As we explained above, you may need to help with various activities of daily living (ADLs) such as:
● Personal hygiene
● Meal preparation
As long as you have the adequate training, you are also allowed to perform some medical/health tasks as a CDPAP aide.
Here are some examples, but there could be others depending on the recipient’s needs and your training.
● Helping with meals to follow a specific diet according to instructions from a doctor/nutritionist
● Promoting skin integrity to prevent pressure wounds
● Routine monitoring of health conditions
● Taking vital signs
● Administering medication
Be sure to speak to the recipient’s doctor and/or nurse when you have questions or if you need guidance.
You don’t need any certifications to work as an aide through CDPAP.
What about immigration status?
As long as you’re legally authorized to work in the United States, you can become a CDPAP aide.
You don’t need to be a U.S. citizen for this role.
Do I need a background check?
You don’t need a background check for a role as an aide through CDPAP.
This is different than if you were working as a home health aide through an agency, or if you wanted to work in a long-term care facility like a nursing home, where you’re more likely to have a background check requirement.
What do I need to do to become a CDPAP caregiver?
For more details on how to become a caregiver, check out our in-depth CDPAP guide.
But in short, here’s what you’ll need.
● Proof that you’re above 18 and authorized to work in the U.S.
● A physical exam
● Some paperwork
We can help you with all these steps. Call us at (877) 941-0489
The history of the CDPAP legislation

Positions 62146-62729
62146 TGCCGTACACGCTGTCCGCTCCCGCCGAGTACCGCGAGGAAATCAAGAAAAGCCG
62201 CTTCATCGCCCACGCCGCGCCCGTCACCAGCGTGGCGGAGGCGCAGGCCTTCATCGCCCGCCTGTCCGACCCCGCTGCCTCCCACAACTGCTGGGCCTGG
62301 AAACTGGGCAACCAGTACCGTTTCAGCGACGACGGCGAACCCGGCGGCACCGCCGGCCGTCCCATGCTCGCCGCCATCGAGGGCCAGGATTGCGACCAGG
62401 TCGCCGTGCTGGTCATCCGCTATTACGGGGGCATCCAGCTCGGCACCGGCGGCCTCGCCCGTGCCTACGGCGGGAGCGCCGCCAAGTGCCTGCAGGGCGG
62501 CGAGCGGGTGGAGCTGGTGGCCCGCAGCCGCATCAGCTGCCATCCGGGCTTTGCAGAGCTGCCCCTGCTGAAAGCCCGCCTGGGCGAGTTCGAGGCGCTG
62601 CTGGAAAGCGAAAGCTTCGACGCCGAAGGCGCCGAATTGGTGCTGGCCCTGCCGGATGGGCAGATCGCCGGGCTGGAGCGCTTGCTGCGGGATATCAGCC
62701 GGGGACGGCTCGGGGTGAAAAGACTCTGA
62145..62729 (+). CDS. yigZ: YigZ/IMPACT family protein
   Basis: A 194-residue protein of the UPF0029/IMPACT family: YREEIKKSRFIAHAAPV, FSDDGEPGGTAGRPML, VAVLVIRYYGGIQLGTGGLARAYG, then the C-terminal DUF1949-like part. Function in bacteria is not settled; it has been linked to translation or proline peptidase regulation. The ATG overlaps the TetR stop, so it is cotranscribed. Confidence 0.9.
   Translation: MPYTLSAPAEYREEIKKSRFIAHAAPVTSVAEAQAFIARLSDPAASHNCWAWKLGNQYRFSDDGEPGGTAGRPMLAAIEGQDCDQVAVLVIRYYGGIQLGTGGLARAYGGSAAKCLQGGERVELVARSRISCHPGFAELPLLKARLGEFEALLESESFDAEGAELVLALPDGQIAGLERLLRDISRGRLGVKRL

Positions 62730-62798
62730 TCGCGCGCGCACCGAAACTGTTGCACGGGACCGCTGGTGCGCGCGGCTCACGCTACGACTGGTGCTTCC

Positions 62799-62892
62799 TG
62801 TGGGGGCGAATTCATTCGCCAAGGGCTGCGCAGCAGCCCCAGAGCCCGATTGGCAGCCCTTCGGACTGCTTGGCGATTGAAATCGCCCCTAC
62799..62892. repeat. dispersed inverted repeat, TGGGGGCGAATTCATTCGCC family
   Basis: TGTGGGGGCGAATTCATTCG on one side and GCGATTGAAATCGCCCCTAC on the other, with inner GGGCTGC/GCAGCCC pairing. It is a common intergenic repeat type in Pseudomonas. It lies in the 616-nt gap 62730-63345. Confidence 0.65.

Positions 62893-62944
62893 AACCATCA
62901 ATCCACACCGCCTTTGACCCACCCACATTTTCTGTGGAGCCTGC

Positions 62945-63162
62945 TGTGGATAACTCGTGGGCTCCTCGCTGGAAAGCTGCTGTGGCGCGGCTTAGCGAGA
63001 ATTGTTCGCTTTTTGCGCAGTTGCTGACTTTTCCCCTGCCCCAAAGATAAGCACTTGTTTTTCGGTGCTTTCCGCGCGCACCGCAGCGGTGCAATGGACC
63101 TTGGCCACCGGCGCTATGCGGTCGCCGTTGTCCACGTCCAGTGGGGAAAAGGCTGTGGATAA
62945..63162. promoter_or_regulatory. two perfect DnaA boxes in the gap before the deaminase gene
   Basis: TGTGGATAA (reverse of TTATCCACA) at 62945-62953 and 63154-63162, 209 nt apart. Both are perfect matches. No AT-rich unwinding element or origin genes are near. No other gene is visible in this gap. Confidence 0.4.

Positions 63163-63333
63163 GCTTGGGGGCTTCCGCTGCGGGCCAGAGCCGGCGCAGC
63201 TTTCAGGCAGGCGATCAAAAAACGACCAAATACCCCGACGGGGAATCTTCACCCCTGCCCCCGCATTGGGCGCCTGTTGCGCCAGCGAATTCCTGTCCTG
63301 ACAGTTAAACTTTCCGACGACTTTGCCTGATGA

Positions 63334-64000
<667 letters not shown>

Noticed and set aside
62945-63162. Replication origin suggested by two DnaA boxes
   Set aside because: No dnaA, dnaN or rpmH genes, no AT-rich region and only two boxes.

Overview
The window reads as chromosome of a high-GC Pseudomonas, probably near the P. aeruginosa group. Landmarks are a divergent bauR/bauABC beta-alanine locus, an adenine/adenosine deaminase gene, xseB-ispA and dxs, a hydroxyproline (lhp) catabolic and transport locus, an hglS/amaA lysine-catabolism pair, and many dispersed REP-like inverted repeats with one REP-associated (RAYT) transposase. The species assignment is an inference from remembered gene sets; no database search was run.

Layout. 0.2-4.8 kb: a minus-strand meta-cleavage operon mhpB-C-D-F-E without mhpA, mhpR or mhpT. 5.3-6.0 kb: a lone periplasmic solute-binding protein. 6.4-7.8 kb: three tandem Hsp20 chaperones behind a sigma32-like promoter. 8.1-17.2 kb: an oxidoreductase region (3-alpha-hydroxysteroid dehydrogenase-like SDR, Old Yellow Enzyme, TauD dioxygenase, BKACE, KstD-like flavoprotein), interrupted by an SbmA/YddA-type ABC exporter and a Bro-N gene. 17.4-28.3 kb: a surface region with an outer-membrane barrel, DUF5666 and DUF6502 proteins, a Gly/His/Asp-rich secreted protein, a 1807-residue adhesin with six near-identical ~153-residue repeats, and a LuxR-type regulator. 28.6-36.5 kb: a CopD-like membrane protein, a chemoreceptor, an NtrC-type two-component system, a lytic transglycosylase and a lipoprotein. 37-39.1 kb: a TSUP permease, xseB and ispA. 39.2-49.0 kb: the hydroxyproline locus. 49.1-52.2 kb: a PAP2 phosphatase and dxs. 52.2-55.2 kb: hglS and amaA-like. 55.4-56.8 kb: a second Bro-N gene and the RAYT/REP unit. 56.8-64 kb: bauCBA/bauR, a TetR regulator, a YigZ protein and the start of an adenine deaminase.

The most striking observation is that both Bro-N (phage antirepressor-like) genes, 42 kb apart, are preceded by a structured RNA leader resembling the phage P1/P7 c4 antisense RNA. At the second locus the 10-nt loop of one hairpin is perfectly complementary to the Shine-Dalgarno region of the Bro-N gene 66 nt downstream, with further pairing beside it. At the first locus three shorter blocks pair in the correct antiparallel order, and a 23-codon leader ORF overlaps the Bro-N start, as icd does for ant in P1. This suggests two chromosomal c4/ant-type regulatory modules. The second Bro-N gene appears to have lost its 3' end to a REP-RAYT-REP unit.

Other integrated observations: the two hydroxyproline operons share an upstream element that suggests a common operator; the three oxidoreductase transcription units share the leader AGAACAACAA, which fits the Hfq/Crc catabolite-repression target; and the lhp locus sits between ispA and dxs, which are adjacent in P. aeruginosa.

Although CDPAP was officially created in 1995, the idea of caregiving at home got started all the way back in 1977 in New York.
An organization called the Concepts of Independence for the Disabled (CID) started advocating for people with disabilities with the idea that they should have more control over their care.
CID believed that those in need of assistance should be able to choose who provides care for them. Receiving care from someone you know and trust is a much better experience for many people.
It helps them remain connected to their communities, instead of having to live in an institution.
In 1992 NYS DOH started the Patient Managed Home Care Program to explore options to improve the quality of state-provided home care, while still keeping it affordable.
The program was renamed to CDPAP in 1995, and still remains in place till today.
CDPAP can be a win-win for both the care recipient and the provider.
If you need care, you get to hire someone you like and trust, instead of having to receive care from a stranger.
If you’re the care provider, you get to care for someone you care about, and you get compensated for your services through Medicaid and CDPAP.
To get the process started, give us a call today at (877) 941-0489.